How can teachers engage students during online classes? Many people complain that students zone out within ten minutes and start browsing something else and that teachers are lost.
The teacher has to engage with students. She could call out students' names and take the attendance. She should interact with the students e parent allow the child to go out? I think, first of all, parents must stop talking about the teacher who is for the first time making an attempt to teach online and encourage the teachers rather than discourage them. I think the discipline part must be there from both the teacher as well as students.
With social distancing and new norms all around, students will miss out on friendship and fun. Will their social learning and skills be affected?
As people grow up, friendship is what they're really missing from the school and college days. You have to say goodbye to this type of gathering for the next couple of years. It's certainly a sad thing to even imagine that our children are not allowed to be in a group. It's going to put our children in a depressed situation and the parents have a big role to play to get them out. You can safely support a child with positivity. If they enjoy spending some time on Zoom with their friends, please allow that. You must be a little more flexible in giving some allowance to your child to do what they want, with some monitoring, of course.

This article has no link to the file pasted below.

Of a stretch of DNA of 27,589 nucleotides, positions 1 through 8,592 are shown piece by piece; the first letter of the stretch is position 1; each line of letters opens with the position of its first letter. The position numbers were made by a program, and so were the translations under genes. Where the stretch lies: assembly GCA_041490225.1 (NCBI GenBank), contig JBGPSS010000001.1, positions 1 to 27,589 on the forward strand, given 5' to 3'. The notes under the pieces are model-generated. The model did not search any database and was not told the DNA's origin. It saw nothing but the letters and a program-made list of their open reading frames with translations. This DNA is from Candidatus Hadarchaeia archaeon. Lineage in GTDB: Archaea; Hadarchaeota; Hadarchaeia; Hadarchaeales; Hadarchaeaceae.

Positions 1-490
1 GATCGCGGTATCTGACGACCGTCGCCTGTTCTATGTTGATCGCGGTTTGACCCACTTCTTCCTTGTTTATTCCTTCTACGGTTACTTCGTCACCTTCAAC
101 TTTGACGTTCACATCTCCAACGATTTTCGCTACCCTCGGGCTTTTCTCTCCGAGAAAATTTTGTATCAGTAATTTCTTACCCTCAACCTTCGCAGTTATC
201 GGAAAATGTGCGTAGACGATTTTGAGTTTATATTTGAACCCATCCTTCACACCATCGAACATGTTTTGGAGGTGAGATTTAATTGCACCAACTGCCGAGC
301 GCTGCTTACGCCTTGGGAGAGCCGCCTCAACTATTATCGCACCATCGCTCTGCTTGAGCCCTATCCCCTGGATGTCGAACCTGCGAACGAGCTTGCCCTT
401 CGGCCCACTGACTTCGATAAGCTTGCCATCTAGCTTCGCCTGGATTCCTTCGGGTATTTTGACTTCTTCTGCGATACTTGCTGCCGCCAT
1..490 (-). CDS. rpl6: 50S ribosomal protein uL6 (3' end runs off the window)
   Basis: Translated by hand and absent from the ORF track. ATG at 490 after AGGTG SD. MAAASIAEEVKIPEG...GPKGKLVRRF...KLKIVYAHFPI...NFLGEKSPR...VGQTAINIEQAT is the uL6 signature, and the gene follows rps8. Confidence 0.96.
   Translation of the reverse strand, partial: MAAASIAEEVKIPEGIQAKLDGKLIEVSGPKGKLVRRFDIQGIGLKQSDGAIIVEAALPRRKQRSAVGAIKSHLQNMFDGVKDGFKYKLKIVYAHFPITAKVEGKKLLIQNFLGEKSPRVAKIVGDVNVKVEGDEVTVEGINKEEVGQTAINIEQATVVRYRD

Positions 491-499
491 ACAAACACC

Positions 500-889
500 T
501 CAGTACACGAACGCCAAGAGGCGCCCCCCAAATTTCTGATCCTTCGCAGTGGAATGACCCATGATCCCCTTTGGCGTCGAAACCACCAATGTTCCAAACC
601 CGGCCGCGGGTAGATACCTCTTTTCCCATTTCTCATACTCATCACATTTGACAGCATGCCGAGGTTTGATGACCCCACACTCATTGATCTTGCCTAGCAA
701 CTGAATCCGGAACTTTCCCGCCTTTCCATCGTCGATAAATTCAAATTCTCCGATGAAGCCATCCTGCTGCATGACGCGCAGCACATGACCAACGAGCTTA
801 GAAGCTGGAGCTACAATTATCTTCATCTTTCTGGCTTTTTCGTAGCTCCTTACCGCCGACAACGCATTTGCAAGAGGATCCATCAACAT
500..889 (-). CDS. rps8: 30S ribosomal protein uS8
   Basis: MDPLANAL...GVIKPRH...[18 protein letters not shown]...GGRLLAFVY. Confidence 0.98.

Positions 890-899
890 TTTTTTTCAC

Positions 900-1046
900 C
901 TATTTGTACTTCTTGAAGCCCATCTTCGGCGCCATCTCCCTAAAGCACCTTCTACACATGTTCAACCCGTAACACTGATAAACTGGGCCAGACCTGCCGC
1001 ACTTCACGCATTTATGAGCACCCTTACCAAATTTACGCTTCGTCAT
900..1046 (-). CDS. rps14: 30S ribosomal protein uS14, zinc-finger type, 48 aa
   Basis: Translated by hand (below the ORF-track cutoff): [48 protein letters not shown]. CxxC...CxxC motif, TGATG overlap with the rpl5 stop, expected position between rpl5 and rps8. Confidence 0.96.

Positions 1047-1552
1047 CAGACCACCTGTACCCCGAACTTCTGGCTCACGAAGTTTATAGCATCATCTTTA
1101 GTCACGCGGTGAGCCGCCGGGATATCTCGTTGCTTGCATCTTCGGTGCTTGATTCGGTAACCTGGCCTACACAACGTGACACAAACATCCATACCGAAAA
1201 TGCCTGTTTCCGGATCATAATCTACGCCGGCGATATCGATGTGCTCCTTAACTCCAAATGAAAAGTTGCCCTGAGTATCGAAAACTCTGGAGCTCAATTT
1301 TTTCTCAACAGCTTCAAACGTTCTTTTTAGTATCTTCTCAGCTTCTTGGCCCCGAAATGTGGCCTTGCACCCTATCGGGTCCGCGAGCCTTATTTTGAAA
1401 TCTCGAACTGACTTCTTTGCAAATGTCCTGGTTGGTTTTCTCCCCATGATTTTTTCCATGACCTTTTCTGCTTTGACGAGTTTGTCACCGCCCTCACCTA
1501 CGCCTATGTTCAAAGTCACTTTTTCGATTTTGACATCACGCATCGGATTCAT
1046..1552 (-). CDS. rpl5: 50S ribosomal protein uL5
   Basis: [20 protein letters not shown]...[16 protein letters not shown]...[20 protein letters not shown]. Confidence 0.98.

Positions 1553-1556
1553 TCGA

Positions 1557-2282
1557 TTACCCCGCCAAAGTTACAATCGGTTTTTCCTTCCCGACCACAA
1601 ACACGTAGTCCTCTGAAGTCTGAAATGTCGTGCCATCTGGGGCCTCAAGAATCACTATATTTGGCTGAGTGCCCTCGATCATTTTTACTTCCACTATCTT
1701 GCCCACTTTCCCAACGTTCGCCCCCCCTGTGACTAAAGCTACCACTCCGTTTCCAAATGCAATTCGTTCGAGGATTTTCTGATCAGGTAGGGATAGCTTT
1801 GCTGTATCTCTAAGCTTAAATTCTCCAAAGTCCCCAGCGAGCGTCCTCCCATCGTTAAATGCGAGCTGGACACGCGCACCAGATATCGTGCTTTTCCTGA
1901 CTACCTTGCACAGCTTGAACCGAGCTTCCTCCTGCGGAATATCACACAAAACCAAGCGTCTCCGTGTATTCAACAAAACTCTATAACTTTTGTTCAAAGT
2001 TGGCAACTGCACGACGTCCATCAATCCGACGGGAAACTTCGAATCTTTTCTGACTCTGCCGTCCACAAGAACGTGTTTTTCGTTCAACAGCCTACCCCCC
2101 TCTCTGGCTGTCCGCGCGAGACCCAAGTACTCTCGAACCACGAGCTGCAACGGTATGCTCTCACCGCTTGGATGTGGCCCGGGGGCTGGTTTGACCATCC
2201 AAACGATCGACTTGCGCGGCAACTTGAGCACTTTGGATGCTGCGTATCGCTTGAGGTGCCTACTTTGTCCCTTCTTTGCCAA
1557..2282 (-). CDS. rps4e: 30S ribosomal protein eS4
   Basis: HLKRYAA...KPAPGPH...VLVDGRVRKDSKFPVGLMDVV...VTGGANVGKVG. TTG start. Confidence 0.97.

What is more important is spending time with them. Spending time with a child is doing what they want to do, not what you want to do. You need to have a timetable and discipline your child. When you don't plan the day for your child and the child plans the day for himself or herself, then the question of the wrong thoughts coming into their minds arises.
Depression is a huge issue during the lockdown. What are some of the biggest signs that a child is depressed in some measure? Signs that parents can spot, especially?
The biggest problem parents face today is distraction. This distraction leads to lack of concentration. The maximum concentration a child can be for maybe about 40 minutes to 45 minutes. Not more than that. So, as a parent, when you find the level of concentration is diminishing, there is a problem. This can be noticed by a parent through your child's gestures, facial expressions, hand movements, the way you sit and so on. A parent is the best judge as to whether a child is able to concentrate. I think that the moment your child turns around because of a sound, the problem starts here. This is a sign that your child needs something else to bring him/her back to online learning.
Careers After Corona is a series that has been curated and produced by EdexLive in partnership with Amrita Vishwa Vidyapeetham and Amrita School of Engineering